Imber, probably the city's leading modern tour guide, gives twice-daily van tours of Palm Springs modern architecture, often selling out well in advance. An enthusiastic raconteur, Imber takes folks past hundreds of buildings, from landmarks to obscurities. "This is my livelihood," he says, "and this is my passion." For a time he even gave tours leading people on Segway scooters.
In cities throughout the United States, realtors specializing in modern homes arranged tours to spur homebuyer appreciation. And architects, hoping to find clients, got into the act as well, often working through their local chapter of the American Institute of Architects to show off their modern-home projects.
"Our goal is to promote local architects, meaning members of our chapter," says architect Steve Stept, who has overseen home tours for the East Bay chapter of the AIA. The focus includes "how architects can work with you," he adds.
Many home tours raise funds for worthy causes. In Marin County, the 'Open Hearts, Open Homes' tours of Eichlers have benefited Hospice by the Bay, a pioneering program that helps the terminally ill and their families. And in Palo Alto, another Eichler tour has benefited Habitat for Humanity.
And now there is a new type of player—someone interested in building community, sure; and in preserving architecture, of course; and in promoting the work of practicing architects, naturally; and even in helping realtors, why not?
But this new player has got something else foremost in mind—making a profit.
At least two for-profit companies are running modern home tours—Dwell magazine, which runs tours as part of its larger publication business, and a new company that focuses entirely on modern home tours—Modern Home Tours, LLC.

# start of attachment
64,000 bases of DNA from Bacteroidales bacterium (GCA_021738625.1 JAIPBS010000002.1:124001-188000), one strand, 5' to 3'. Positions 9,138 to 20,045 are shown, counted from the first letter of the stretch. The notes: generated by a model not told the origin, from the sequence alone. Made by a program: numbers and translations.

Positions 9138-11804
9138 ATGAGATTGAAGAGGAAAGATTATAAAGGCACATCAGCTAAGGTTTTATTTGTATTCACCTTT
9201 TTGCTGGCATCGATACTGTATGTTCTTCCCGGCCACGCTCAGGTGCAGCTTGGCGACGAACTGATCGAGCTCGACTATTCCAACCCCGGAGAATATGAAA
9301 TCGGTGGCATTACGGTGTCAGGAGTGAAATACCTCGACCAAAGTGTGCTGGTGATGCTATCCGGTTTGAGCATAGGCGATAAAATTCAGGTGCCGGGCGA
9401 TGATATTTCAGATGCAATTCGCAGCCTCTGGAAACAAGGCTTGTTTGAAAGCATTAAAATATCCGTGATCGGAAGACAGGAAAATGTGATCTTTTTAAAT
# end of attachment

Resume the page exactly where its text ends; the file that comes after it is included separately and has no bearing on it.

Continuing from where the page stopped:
In 2012, the four-year-old company, based in Austin, staged 26 modern tours in such varied locales as Chicago, Cincinnati, Boulder, Kansas City, Los Angeles, Silicon Valley, and the East Bay.
The success of some of these tours surprised even Modern Home Tours' founder and co-owner Matt Swinney. "For a first-time city, Dallas, it was shocking to me. Dallas is not considered a modern market at all. We had 1,200 people on the first tour."
Why are modern tours popular enough to attract folks willing to pony up $40 or more to see someone else's home? Who are these someone else's who will let complete strangers tromp through their bedrooms and baths? Are these tours lighthearted expeditions—or something more serious?
Folks who attend, organize, benefit from, and donate their homes to modern tours run the gamut, from architects who see them as a way to spread word about their work to "looky-loos," Steinberg says. "People love seeing how other people live."
Linda Siguenza, who has spearheaded two tours of Eichler homes in the San Mateo Highlands, cites three benefits of the events: raising money to help local schools, boosting real estate values, and "bringing the community together."
Modern home tours provide other benefits as well—depending on their goals and exactly what type of tour they are.
Many modern tours focus on older homes, some on homes that are brand new, others on both. Either may bring in architects, contractors, furniture designers, artists, or interior designers to show off and talk about their services or wares.